9. (SBU) Lopez-Suarez expressed concern over the cost of the
Government Plan, which called for a tremendous increase in
government spending without documenting how it would pay for
everything. Lopez-Suarez also noted that the team used old
figures for projected economic growth and tax revenues that
did not accurately reflect El Salvador's decelerating
10. (C) De Rosa, who assisted the Avila campaign in drafting
parts of the economic plan, said that the team had
intentionally left out ARENA's tax-reform proposals, since
they would not play as well politically. One tax reform
plan, De Rosa said, would be implemented via the banking
regulators. For personal loans, banks would be required to
use official tax returns as the basis for proof of income.
Similarly, for business loans, businesses would be required
to submit their value-added tax payment receipts to the banks
as proof of revenue. De Rosa said this simple regulatory
change would significantly reduce evasion and revenues
without increasing tax rates.
ARTURO ZABLAH A MAJOR CONCERN
11. (C) ARENA VP Candidate Arturo Zablah's statements on
becoming "Vice President of the Economy" in an Avila
administration were a major cause of concern. AMCHAM
President Armando Arias, a long-time friend of Zablah,
commented that "coming close to power makes some people go a
little crazy." Lopez-Suarez, who attended Monterrey
Technical University with Zablah, remarked that "Arturo is
like a spoiled child who, when he doesn't get his way, will
take his ball and go home." Lopez-Suarez added that Zablah's
opinions could not be swayed by any evidence or data to the
contrary. Barraza said that he still cannot figure out why
Zablah was selected, since all he had managed to bring to the
ticket was "2,000 votes from the FDR."
12. (SBU) An additional concern was Zablah's penchant for
pronouncing policy on the fly. Barraza cited Zablah's
announcement, days after the Government Plan was released,
that the Avila administration would also exempt anyone making
less than $1,000 per month from income tax. Based on rough
calculations, Barraza said, this would exempt 92 percent of
the population and eliminate 1/3 of the income tax base, at a
cost of $85 million. De Rosa, who had been tasked to develop
this tax proposal more fully, acknowledged the cost, but
dismissed it as "only $8 million or so per month," which
"really only caused problems for the government's cash flow."
13. (C) Barraza said that many in the private sector hoped
Ambassador to the United States Rene Leon would become
Technical Secretary to the President (equivalent to Chief of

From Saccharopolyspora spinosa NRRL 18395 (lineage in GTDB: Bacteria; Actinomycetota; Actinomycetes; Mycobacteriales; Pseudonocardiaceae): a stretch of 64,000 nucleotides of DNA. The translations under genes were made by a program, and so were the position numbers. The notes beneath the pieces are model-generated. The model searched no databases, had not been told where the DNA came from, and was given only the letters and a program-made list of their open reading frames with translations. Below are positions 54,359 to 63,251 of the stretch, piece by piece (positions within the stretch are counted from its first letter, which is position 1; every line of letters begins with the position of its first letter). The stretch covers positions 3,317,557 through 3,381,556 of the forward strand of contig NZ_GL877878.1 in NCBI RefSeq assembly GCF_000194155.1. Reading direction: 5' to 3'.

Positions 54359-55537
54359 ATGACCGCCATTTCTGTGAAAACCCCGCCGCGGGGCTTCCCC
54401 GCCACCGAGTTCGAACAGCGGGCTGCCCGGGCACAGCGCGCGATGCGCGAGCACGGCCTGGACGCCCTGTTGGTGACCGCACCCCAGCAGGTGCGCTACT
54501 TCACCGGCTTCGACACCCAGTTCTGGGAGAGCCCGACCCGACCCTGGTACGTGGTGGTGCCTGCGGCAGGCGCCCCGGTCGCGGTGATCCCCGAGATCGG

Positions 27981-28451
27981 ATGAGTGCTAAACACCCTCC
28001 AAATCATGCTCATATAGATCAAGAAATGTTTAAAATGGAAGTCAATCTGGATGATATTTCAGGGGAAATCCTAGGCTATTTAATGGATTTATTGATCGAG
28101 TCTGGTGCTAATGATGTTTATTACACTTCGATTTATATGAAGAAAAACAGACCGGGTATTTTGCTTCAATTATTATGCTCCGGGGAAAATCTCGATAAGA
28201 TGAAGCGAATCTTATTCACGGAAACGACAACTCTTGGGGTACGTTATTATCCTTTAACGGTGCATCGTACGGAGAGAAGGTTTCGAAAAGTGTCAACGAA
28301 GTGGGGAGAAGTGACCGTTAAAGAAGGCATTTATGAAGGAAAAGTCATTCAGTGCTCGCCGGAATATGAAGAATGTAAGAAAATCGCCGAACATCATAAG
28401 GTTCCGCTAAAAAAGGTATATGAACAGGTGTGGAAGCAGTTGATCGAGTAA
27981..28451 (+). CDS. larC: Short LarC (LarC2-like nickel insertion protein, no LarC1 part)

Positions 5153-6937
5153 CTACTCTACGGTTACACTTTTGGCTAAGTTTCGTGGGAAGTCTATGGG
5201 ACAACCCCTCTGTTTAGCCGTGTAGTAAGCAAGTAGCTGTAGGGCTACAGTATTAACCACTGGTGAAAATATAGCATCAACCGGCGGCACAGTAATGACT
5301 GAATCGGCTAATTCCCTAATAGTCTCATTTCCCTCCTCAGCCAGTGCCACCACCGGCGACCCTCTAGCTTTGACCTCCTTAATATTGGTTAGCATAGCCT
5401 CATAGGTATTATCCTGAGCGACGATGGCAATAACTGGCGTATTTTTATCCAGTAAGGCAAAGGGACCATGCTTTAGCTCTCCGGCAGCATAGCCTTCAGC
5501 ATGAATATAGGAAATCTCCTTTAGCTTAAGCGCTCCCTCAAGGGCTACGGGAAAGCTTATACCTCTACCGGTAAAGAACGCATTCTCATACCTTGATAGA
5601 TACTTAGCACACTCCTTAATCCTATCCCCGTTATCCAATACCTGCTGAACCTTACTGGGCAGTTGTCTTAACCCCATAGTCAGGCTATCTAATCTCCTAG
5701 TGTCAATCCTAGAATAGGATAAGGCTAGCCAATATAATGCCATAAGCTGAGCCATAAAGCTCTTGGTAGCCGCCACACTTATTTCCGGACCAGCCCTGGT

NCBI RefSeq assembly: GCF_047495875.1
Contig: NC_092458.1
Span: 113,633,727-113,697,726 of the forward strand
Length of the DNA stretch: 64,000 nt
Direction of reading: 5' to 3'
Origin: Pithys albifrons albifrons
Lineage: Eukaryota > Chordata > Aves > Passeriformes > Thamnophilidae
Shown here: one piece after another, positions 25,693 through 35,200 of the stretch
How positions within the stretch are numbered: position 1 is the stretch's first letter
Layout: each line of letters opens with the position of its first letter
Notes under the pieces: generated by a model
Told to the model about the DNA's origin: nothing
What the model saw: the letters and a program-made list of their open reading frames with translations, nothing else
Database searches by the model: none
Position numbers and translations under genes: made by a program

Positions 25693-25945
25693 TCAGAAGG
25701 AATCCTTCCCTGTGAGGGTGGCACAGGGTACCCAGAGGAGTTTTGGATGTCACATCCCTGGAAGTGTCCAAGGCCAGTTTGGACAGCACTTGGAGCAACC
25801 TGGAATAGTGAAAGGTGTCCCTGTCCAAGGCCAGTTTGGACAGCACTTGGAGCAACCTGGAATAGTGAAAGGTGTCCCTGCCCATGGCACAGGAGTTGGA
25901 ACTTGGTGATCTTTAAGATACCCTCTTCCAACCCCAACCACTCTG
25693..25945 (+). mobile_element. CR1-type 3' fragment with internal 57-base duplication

Staff), since he had enough bureaucratic heft and influence
with Avila to counterbalance Zablah. Barraza was far from
certain, however, that Leon would be willing to give up his
post (or his LPR-status) in Washington.
SACA IN 2014?
14. (C) Hinds, Barraza, Lopez-Suarez, and Lacayo all thought
that President Saca had been manipulating the campaign,
including the selections of both Avila and Zablah, to
maintain control of ARENA and ensure that Saca himself could
run again in 2014. Lopez-Suarez called Saca the puppeteer
controlling the Avila marionette. Hinds, Lopez-Suarez, and
Lacayo all thought Zablah was put on the ticket in part to
prevent a prominent Vice President from challenging Saca.
Barraza, on the other hand, saw the potential for conflict
between Saca and Zablah in 2014, since he thought Zablah
likely wanted the Presidency as well.
15. (C) Hinds, Barraza, and Lacayo all stated that the three
former ARENA presidents' (Cristiani, Calderon Sol, and
Flores) appearance in the campaign was a sign that the "old
guard" was re-grouping to battle Saca's influence within the
party. Barraza noted, however, that "Saca beat us once
before," and the efforts of the former presidents might not
be enough to stave off Saca.
16. (C) One of Saca's advantages was his massive "war chest."
Lopez-Suarez noted that the Avila campaign had only recently
established a mechanism to receive donations directly.
Before, the money had to flow either through Saca, or through
ARENA's coffers, which Saca controls. Lacayo said that some
prominent ARENA supporters had offered to throw a dinner for
Avila, with a "guaranteed $1 million in donations," provided
that only Avila, his wife, and a personal aide attended --
nobody from the campaign staff was invited. Avila refused.
17. (C) Hinds said that Saca was maneuvering to maintain
control under an Avila administration by controlling the
ARENA block in the National Assembly and getting Saca's man
installed as Minister of Finance. Hinds described the
back-room discussions as "Saca gets Treasury, Zablah gets
Economy, PCN gets the port, and Rodrigo can have the police."
18. (C) According to Lacayo, the distrust of Saca by many in
the "old guard" or business wing of the party did not stem
from any single event. Rather, it was "like a pot slowly
boiling until it explodes." Measures that they felt made
ARENA less democratic, allegations of corruption, the
selection process for both Avila and Zablah, and a sense that
they no longer had a voice within the party all contributed
to their dissatisfaction.
19. (C) Before January 18, most of these same ARENA-leaning
economists predicted an FMLN victory, and the shift in
momentum and optimism was palpable. Concern about Zablah is
rampant across the private sector, however, with few (if any)
holding a favorable opinion of him, and all hoped to see his
influence in a new administration minimized. Many are
waiting to see not just whether ARENA will win, but whether
Zablah will be handed control of the economic apparatus of
government and whether Saca will retain control of ARENA.
ARENA's surge is likely due to this new sense that Avila now
has a good chance to win combined with lingering and serious
doubts over who would actually control an FMLN-led government.